Computer nerds much smarter than I have developed ways to create secure channels over the insecure internet. For example, how does one exchange ciphers so that the VPN server knows how to decrypt your stuff over an open connection without losing it to hackers?
Step 1. Asymmetric key exchange
Step 2: Symmetric key exchange
First of all, you do a handshake (it’s an automatic communication between a VPN client and a VPN server) using the asymmetric key exchange. This uses some fairly complicated math to create two encryption keys: public and private. The public one can only encrypt data, not decrypt it, so it’s sent to the other party. They then use your supplied public key to encrypt data in a way only you can decrypt it. Thus, secure communication is established over an open channel.
Then, you do a symmetric key exchange, which creates a new key that the encryption algorithm will use to transfer the actual data. At this point, you will have achieved perfect forward secrecy. That means if your encrypted channel from the previous step was compromised, the symmetric key exchange makes sure your data stays secure. If somebody wanted to see it, they’d have to decrypt each session separately.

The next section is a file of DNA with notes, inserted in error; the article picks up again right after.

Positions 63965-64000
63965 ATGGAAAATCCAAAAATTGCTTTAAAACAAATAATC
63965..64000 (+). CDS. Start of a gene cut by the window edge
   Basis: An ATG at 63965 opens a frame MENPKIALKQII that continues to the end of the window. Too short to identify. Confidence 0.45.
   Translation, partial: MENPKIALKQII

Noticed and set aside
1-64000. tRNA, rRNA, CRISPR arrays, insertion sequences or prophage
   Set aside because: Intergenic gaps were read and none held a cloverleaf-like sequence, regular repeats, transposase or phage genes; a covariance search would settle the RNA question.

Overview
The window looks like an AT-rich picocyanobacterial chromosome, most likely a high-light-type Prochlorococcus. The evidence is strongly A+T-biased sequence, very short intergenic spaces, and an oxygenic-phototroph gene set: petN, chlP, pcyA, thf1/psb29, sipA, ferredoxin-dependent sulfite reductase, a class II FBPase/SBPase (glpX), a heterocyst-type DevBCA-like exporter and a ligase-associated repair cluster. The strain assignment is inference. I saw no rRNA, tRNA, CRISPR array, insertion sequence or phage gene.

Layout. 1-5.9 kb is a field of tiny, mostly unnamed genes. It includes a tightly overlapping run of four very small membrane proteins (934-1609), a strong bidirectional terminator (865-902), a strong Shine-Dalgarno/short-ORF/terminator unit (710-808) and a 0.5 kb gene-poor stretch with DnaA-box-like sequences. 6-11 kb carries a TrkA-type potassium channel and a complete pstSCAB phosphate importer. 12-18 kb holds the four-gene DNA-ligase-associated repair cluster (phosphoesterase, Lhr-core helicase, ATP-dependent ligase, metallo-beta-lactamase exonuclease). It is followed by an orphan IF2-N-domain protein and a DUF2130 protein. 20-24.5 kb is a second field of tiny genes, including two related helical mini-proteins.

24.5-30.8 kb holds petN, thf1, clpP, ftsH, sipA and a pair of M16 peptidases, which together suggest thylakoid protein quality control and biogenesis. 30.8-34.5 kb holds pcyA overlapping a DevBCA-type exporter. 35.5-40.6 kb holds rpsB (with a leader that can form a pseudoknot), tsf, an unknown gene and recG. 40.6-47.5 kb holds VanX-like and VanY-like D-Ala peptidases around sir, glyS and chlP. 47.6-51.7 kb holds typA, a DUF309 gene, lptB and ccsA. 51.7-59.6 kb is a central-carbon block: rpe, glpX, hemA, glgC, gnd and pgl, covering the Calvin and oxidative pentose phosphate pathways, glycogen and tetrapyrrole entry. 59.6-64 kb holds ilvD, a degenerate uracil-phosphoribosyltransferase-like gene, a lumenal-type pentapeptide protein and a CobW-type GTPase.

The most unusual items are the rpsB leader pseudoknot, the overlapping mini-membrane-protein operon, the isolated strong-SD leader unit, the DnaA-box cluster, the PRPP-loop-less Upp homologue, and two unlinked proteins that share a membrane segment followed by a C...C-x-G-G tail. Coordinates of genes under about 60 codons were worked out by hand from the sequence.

Step 3. Encryption algorithm
Step 4. Integrity algorithms
The encryption algorithm uses the symmetric key derived before. AES-256-GCM, which we mentioned earlier, is one of them. You now encrypt all your data with it.
Integrity algorithms are utilized to check if anyone messed with the data in transit. Simply put, you use a mathematical hash function to scramble a part of the information that you’re sending. The receiving party can now check both this function and your private key. If we have a match, that means the information hasn’t been interfered with.
And that’s it! All of this might sound complex, but it doesn’t require your interaction at all. You pressed the “Connect” button, and the app puts those VPN clients to work.
What do VPN protocols have to do with encryption?
A VPN protocol is a set of procedures that outline all the steps taken to create and maintain a VPN connection – this includes encryption. However, there’s a bunch of VPN protocols around, and not all of them are as safe as you’d want them to be, mainly due to the obsolete encryption they use.
Currently, AES-256 is employed by every reputable VPN protocol under the sun. One of the main reasons you should never, ever use PPTP is that it uses 128-bit encryption.
Everyday use; putting a VPN on routers
Mobile devices, short-range connections, everyday use